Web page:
For those who frequent my site (both of you), I am sure that you noticed that I disagree with Calvinism. Indeed I have a lot of negative things to say about Calvinism, mostly because I find much of the recent push for it to be bad for the Church in general (otherwise it would just be one of those things I disagree with but don't say much about, like Open-theism, Mormonism or Nicolas Cage). I am not alone with my opinion on this.
However, I do want to make the point that I am not a Non-Calvinist. Well, to some degree I am, in the sense that I am indeed not a Calvinist, but I don't define my soteriology based off of my opinion of Calvinism.
I am an Arminian, and very proud to be one. Jacob Arminius himself was a great theologian, and a great man of God, and while I don't agree with him on everything, I do agree with his commitment to biblical theology, orthopraxy, and concern for the character of God. I am not an Arminian because I am not Calvinist. Instead, I am not Calvinist because I am already Arminian.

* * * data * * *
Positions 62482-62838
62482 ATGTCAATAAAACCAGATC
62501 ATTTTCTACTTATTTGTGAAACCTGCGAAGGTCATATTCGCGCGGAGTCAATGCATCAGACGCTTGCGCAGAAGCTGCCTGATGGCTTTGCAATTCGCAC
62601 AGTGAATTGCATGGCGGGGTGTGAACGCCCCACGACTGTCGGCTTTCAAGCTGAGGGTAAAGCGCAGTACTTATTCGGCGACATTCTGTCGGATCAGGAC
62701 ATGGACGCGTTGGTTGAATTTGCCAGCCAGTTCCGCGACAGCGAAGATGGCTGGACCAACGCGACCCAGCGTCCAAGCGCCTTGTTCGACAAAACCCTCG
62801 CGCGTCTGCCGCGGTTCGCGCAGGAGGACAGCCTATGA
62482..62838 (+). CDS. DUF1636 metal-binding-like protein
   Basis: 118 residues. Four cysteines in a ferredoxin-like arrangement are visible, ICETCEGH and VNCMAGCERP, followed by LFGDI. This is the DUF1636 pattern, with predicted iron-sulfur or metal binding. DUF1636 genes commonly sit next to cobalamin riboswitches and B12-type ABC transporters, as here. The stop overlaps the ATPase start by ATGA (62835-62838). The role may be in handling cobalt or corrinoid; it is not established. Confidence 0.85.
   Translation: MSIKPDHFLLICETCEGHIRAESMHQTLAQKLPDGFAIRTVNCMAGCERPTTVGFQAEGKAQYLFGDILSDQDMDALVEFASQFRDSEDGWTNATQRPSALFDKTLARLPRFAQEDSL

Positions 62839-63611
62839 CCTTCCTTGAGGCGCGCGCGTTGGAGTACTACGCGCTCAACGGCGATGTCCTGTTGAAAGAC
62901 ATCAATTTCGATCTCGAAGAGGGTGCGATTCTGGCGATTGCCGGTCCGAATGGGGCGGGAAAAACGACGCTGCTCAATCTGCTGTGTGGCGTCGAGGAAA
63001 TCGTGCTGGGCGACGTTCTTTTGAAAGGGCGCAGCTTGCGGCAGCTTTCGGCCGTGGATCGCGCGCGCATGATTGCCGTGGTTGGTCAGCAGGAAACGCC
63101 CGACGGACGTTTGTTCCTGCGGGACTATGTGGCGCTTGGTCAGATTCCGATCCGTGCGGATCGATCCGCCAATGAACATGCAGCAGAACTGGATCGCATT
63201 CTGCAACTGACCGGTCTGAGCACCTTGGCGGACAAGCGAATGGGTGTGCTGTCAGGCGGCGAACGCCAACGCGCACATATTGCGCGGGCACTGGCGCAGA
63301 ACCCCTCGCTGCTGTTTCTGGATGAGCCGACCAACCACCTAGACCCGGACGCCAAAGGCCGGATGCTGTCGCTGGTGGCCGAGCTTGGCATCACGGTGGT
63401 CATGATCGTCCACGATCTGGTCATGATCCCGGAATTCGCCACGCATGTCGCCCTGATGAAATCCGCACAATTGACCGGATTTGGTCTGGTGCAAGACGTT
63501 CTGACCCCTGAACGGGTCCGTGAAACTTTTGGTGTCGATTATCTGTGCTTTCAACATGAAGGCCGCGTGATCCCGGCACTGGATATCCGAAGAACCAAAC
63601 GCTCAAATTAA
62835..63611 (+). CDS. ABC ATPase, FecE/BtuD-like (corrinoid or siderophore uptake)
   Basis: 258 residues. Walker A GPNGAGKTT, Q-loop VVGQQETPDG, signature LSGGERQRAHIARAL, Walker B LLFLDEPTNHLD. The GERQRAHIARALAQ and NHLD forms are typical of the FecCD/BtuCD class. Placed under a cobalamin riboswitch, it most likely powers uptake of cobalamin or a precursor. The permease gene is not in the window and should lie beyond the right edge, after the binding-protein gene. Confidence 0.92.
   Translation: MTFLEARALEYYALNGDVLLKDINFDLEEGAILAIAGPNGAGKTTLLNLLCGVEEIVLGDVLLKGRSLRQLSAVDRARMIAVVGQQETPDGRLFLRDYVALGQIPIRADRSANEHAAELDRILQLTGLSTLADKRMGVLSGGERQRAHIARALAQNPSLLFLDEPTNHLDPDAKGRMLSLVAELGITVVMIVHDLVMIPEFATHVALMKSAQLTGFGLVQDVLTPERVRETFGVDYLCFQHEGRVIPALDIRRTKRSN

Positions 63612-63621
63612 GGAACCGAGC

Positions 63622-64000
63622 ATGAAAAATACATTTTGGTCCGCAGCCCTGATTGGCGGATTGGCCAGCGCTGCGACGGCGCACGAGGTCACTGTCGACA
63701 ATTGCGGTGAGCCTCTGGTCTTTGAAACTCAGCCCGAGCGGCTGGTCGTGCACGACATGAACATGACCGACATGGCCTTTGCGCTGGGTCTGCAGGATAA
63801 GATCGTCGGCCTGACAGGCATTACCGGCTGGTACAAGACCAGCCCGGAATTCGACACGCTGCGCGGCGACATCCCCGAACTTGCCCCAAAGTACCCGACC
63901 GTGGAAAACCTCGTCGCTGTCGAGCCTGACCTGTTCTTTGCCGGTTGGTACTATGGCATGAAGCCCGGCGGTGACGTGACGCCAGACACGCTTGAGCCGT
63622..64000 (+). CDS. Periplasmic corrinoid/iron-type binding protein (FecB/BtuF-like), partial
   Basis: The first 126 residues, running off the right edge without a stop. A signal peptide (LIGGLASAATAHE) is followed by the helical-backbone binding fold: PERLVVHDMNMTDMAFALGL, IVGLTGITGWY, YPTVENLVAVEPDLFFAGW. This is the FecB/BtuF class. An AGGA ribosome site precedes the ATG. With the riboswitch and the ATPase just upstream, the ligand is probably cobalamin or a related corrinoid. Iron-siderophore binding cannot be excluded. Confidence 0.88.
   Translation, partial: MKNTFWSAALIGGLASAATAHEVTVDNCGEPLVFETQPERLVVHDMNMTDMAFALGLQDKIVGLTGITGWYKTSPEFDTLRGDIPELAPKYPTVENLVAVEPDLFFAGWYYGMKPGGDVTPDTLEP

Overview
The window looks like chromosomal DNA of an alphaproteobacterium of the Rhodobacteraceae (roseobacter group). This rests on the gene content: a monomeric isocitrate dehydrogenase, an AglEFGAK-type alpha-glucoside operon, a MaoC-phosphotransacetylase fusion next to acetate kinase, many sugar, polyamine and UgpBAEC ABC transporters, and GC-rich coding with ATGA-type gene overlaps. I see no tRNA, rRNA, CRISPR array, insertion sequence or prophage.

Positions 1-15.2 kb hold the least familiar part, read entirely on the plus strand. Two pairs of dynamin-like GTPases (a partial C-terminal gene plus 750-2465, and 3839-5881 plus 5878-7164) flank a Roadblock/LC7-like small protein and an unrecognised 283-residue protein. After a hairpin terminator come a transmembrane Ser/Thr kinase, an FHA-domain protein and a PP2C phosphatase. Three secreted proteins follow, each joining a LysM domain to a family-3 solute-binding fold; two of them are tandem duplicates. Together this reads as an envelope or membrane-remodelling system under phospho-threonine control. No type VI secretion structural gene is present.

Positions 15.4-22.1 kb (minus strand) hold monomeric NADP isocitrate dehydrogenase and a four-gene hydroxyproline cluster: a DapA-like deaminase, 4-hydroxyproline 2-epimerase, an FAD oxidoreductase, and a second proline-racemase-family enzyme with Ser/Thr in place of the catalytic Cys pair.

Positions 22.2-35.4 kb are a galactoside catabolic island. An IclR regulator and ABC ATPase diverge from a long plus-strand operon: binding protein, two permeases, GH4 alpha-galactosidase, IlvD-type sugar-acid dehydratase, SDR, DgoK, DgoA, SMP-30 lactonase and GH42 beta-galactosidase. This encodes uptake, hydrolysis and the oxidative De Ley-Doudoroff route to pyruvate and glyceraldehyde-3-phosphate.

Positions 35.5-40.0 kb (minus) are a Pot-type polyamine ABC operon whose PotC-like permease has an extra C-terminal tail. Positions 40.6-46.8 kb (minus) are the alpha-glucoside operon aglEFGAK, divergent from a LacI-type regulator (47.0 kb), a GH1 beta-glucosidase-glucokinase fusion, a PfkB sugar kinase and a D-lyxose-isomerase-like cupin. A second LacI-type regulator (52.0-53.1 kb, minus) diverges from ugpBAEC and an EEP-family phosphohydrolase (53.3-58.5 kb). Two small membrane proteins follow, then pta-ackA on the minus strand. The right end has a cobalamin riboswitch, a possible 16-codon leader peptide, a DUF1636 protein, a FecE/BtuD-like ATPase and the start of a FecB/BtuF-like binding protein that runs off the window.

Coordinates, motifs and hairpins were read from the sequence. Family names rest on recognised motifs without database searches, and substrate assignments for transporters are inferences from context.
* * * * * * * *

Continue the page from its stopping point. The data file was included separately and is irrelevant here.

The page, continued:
Some may say that they don't like to be extreme. Believe me, I understand that. I always shy away from extremes. But considering that Arminianism isn't extreme at all, and represents a very balanced approach to divine soveriegnty, human autonomy, and general soteriology, it is surprising that this would be an objection.
Some may say that they don't like theology, they are fine with "Jesus is the Son of God, and He saved me." What they fail to understand though is that that is theology. It is like 1+1=2 is math just as much as calculus is. There is nothing wrong with having a thought-out robust theological understanding. Indeed, it is invaluable for being asked a lot of questions, and needing to aply our worldview to new situations. Systematic theology allows us to be flexible in our practice, because we know what we believe, and why we believe it.
Those of you are are simply Non-Calvinist, I would encourage you to really look into Arminianism, especially Arminianism as it is defined by Arminians. You do not have to choose between Calvinism and not having a thought-out systematic view of salvation. There is a stance you can take.